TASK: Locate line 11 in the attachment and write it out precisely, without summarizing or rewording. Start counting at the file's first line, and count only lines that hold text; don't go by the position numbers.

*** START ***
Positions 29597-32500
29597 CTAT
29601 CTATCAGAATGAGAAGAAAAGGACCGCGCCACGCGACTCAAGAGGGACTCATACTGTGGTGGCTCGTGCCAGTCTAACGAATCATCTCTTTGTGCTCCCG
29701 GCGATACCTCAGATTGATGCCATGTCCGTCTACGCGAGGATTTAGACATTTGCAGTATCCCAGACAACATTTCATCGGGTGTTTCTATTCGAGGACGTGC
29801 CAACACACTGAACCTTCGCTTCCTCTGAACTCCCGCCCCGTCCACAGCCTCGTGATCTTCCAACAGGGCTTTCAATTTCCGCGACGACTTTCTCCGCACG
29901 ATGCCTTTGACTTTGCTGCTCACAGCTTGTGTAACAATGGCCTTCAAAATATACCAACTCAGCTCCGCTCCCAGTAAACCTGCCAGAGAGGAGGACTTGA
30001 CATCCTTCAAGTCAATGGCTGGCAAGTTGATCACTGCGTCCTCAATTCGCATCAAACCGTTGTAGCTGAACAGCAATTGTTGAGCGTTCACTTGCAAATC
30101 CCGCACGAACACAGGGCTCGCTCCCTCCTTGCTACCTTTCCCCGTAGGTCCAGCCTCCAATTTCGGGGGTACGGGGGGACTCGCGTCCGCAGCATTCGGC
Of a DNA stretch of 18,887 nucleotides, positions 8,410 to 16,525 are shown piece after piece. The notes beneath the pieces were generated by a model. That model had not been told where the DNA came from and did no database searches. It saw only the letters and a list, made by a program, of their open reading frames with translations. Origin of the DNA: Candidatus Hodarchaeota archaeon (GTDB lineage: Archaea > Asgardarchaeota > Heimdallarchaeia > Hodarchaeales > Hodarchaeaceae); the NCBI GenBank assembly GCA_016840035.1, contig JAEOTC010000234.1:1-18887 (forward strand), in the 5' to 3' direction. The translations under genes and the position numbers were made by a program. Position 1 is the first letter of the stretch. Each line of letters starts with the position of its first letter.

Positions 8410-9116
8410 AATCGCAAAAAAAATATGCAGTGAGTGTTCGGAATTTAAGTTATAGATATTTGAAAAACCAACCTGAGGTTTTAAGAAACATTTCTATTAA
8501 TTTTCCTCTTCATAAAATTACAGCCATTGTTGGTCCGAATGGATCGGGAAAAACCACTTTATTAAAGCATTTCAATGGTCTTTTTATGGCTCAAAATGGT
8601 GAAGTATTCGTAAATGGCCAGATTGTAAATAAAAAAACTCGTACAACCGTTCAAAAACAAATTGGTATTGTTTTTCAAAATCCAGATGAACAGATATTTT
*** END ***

8410 AATCGCAAAAAAAATATGCAGTGAGTGTTCGGAATTTAAGTTATAGATATTTGAAAAACCAACCTGAGGTTTTAAGAAACATTTCTATTAA